As for why a C++ developer may want to consider introducing Carbon to their codebase, Carruth shared quite a few highlights of the language on stage. 

  1. Introducer keywords and a simple grammar
  2. Function input parameters are readonly values
  3. Pointers provide indirect access & mutation
  4. Use expressions to name types
  5. The package is the root namespace
  6. Import APIs through their package name
  7. Explicit object parameter declares a method
  8. Single inheritance; classes are final by default
  9. Powerful, definition-checked generics
  10. Types explicitly implement interfaces

Beyond the features of the language itself, the Carbon team drew attention to the development process that will shape Carbon’s future. The project’s code is hosted publicly on GitHub and is open for pull requests, while Carbon’s culture is outlined to be accessible and inclusive for employees of companies and private individuals, alike.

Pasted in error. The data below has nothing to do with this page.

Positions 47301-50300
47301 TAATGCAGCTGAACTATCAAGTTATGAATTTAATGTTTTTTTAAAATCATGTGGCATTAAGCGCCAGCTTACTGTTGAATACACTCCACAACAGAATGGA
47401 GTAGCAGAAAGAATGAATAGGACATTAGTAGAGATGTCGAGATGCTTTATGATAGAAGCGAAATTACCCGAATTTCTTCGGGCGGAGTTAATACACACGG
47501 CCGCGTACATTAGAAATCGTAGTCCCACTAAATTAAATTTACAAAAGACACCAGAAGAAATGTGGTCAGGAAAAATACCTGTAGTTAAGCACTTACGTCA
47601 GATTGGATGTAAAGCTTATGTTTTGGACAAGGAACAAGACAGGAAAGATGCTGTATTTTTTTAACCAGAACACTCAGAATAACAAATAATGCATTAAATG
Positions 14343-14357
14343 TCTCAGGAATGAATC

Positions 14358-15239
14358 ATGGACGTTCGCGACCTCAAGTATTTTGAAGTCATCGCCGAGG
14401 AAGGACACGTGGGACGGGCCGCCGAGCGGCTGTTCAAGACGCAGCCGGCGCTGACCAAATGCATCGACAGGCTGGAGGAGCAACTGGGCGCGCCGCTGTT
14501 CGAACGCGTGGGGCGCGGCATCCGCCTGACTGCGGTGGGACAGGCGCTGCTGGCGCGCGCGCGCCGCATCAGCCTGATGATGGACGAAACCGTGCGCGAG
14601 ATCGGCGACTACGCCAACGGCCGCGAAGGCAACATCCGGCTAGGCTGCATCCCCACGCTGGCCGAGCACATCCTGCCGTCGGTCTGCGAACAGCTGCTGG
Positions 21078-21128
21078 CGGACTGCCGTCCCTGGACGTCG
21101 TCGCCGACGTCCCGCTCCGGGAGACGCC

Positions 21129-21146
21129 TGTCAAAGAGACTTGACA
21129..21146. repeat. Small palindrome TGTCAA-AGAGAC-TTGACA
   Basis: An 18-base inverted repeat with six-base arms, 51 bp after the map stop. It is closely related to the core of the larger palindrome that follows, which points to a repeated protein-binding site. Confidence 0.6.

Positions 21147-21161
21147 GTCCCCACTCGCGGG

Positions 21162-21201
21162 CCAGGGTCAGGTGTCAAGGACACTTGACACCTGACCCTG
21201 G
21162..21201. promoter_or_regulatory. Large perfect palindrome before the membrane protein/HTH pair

That said, one aspect of the Carbon programming language that’s not particularly well outlined is Google’s involvement. While today’s presentation was shared by a Googler, and the current project leads for Carbon consist primarily — but not entirely — of Googlers, there’s otherwise no mention of Carbon being a Google project.

This is actually intentional, as while Carbon got its start within Google, the team understands and has shared online that for it to have any future success, Carbon needs to be “an independent and community driven project,” not solely driven by Google’s own uses. In the same comment, Carruth further emphasizes that Carbon is currently just an experiment, albeit one that some companies have already shown early interest in.

carbon vs C++

If you’re interested in getting started with Carbon, you can download the source code and experiment with it on your own device. Or, you can get a feel for the Carbon programming language directly in your browser thanks to integration with the free Compiler Explorer web app.